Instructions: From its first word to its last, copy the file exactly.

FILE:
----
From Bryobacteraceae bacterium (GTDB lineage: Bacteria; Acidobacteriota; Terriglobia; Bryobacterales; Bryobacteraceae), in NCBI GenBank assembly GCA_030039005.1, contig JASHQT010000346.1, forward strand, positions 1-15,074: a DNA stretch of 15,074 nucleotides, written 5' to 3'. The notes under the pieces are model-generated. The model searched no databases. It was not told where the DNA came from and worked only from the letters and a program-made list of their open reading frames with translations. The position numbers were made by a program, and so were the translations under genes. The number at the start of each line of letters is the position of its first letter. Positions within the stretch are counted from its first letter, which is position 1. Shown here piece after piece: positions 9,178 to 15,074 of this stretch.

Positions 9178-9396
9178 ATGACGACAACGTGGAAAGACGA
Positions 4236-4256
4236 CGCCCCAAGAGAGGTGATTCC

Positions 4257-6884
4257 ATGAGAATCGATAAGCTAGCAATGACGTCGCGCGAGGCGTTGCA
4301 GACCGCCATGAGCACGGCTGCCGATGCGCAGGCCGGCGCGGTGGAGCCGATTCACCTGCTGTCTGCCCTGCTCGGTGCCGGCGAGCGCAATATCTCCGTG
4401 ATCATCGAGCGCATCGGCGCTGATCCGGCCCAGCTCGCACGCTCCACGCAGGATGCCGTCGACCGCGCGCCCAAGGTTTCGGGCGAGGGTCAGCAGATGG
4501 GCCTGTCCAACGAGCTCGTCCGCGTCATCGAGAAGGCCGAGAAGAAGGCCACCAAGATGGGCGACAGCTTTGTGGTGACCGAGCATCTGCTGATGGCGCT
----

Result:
From Bryobacteraceae bacterium (GTDB lineage: Bacteria; Acidobacteriota; Terriglobia; Bryobacterales; Bryobacteraceae), in NCBI GenBank assembly GCA_030039005.1, contig JASHQT010000346.1, forward strand, positions 1-15,074: a DNA stretch of 15,074 nucleotides, written 5' to 3'. The notes under the pieces are model-generated. The model searched no databases. It was not told where the DNA came from and worked only from the letters and a program-made list of their open reading frames with translations. The position numbers were made by a program, and so were the translations under genes. The number at the start of each line of letters is the position of its first letter. Positions within the stretch are counted from its first letter, which is position 1. Shown here piece after piece: positions 9,178 to 15,074 of this stretch.

Positions 9178-9396
9178 ATGACGACAACGTGGAAAGACGA
Positions 4236-4256
4236 CGCCCCAAGAGAGGTGATTCC

Positions 4257-6884
4257 ATGAGAATCGATAAGCTAGCAATGACGTCGCGCGAGGCGTTGCA
4301 GACCGCCATGAGCACGGCTGCCGATGCGCAGGCCGGCGCGGTGGAGCCGATTCACCTGCTGTCTGCCCTGCTCGGTGCCGGCGAGCGCAATATCTCCGTG
4401 ATCATCGAGCGCATCGGCGCTGATCCGGCCCAGCTCGCACGCTCCACGCAGGATGCCGTCGACCGCGCGCCCAAGGTTTCGGGCGAGGGTCAGCAGATGG
4501 GCCTGTCCAACGAGCTCGTCCGCGTCATCGAGAAGGCCGAGAAGAAGGCCACCAAGATGGGCGACAGCTTTGTGGTGACCGAGCATCTGCTGATGGCGCT